This bike has the guilty bearing of someone who has managed to get a woman up to his apartment under the pretext of showing her his record collection. His guest should not get too comfortable though. As soon as he drops the needle on that first LP he'll be pawing at her with those yellow Ourys like he's a cat and her sweater is filled with catnip. The black and yellow color scheme is meant to evoke bees, but this fixed-gear freestyler is way more "smarm" than "swarm." I'm not sure when people are going to realize that riding a bike with chopped risers makes their elbows stick out in such a way that they look like peasant farmers urging on mules, but judging by the number of them I see every day it's not going to be any time soon. And it's going to take more than colored Velocitys and colored vinyl to keep this guest from leaving, because despite the "High Fidelity" charm once Rossin puts on the moves she'll be out of there faster than Cusack skiied the K-12 in "Better Off Dead."

This bike also made me think of "High Fidelity." Not the movie, but the unfortunate musical adaptation. In 30 years when annoying rich people are looking for early 21st century kitch to decorate their lofts with, they'll pay top dollar for something like this. This bike is to right now what lava lamps were to the 60s, disco balls were to the 70s, and rampant androgyny was to the 80s. I'm sure it's waiting by the door for its friends BMX and Nishiki Conversion to show up. Then they'll listen to some Def Leppard, throw on their top tube pads and hit the bars.

The owner says "your grandpa's gonna hate this bike," but unless he's a diabetic and can't eat sugar I don't see why this rolling confection would offend him. This would be an ideal steed to take on a trip to Candyland. Just put on your stripey riding kit, strap on your marshmallow helmet, lock it up to a giant candy cane with some licorice string, and frolick among the gumdrop hills, caramel lakes, and cotton candy houses that line Lollipop Lane. If you're lucky, you may even meet King Kandy himself. And hopefully when you get back to your bike it's not crawling with ants.

This bike, like so many others, makes me sad. Forlorn, it waits by a rusty mailbox for a message that never comes. Does it wait for news of a loved one? Is it expecting a new bottom bracket from Nashbar? Or is it so desperate for companionship that it's donned that strollopy leopard print halfshirt in an attempt to seduce passers-by with its bare midriff? Whatever it's doing, I don't see much hope. It's only a matter of time before it hits rock bottom, takes heed of the sign down the road, leaves its passed-out partner in the background, and is finally born again.

Monday, October 1, 2007

Worst of NYC Craigslist Bike Ads #25, #26, and #27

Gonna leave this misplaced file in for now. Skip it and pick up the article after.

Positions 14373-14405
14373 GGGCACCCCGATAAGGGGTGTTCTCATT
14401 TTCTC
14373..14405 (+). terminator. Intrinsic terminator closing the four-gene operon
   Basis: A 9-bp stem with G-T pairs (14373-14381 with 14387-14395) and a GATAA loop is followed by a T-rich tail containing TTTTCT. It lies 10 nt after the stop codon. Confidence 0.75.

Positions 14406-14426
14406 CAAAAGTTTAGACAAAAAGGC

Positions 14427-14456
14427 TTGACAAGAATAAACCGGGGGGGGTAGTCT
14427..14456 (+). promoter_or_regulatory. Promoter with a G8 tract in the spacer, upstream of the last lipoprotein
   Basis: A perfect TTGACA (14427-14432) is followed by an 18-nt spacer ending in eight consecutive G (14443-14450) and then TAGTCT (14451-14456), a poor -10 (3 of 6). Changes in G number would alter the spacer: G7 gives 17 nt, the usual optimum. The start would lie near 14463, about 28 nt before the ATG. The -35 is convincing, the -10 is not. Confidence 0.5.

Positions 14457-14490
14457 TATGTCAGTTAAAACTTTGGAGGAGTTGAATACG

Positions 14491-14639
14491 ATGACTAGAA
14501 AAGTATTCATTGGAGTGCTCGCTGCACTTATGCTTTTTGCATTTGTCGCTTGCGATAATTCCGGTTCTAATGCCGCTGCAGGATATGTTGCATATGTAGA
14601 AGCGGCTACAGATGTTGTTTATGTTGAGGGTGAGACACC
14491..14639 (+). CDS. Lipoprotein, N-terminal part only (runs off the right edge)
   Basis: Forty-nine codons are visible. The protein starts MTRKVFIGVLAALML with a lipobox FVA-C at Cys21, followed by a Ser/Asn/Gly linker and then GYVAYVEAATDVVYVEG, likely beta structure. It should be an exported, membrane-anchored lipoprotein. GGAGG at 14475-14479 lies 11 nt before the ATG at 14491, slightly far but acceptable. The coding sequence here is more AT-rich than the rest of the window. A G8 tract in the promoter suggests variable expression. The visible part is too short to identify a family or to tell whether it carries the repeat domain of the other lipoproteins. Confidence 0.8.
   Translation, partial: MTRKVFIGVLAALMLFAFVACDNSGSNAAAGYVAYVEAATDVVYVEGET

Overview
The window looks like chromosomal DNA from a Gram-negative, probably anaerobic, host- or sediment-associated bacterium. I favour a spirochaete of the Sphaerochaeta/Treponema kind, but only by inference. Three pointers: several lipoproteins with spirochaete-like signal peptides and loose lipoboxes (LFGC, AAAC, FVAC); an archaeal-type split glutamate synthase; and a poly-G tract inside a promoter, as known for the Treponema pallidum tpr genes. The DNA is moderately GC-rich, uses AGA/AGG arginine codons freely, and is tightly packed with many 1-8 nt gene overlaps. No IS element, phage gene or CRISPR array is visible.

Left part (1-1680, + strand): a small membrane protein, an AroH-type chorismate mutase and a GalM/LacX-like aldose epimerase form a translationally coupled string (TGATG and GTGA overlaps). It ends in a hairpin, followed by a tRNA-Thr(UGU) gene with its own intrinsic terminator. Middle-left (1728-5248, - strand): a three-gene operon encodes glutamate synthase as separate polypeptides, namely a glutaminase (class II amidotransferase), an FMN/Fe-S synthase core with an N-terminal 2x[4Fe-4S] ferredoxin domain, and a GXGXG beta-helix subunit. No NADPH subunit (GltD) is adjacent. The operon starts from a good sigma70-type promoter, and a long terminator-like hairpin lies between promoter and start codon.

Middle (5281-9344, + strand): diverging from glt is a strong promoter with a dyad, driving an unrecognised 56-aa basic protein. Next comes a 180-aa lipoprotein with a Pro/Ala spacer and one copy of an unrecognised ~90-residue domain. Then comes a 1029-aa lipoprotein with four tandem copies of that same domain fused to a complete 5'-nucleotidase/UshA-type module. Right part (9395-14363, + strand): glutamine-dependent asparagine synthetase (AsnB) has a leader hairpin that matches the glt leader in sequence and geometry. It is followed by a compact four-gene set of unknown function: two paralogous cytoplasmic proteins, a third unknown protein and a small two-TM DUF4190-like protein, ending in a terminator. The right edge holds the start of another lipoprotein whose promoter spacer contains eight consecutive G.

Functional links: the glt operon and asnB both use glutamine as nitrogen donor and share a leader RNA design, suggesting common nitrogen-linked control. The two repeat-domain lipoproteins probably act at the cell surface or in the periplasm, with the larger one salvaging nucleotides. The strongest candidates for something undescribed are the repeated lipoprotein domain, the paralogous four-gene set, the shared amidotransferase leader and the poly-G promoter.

I can't speak for the other cities which have gotten the Langster treatment, but when it comes to New York Specialized missed the mark like Michael Rasmussen missed his drug tests. Probably the biggest mistake is the taxicab color scheme. In NYC, bikes and taxicabs don't exactly have a harmonious relationship. In fact, cabs are to cyclists what cats are to mice, or deli slicers are to vegans, or Turks are to Cypriots. We're not exactly looking to pay good money to pay homage to them. Then there's the website copy: "Built for rallying city streets and lapping racers at the velodrome..." Uh, unless you're a derny pacer you're not going to be lapping anybody at the velodrome with flat bars.

The Specialized New York Langster appears to be designed by the same team responsible for the tchotchkes you find in Times Square gift shops. If they really wanted to market a true New York-style fixed-gear, they'd have gone straight to the wellspring of crap that is Craigslist for their inspiration. Here are a few fetid posts from which they could have learned something:

Fixed Gear track bike 50 cm Brass Knuckle TRADE OR SELL - $1200
[original URL:]

Reply to: [deleted]

Date: 2007-09-30, 12:51PM EDT

clink link for the bikes specs

looking for an older bike or rare bike etc price is negotiable but will swap out parts

Note the pricing on this one. Specialized is only charging a retail price of $740 for the New York Langster. While that kind of conservative pricing may fly in Duluth, here in NYC we like our prices inflated like a lipful of collagen. Apartments, cocktails, bikes--if it doesn't have an extra decimal place we figure it just ain't worth buying. Asking $1,200 with a straight face for a bike as ugly as this takes moxie. Note also that the seller is negotiable on price but will swap out parts. If I were buying, I'd actually pay more for any downgrade that would make this bike less disgusting.

50 CM IRO ANGUS Track Bike White / Gold - $750
[original URL:]

Reply to: [deleted]

Date: 2007-09-26, 5:44PM EDT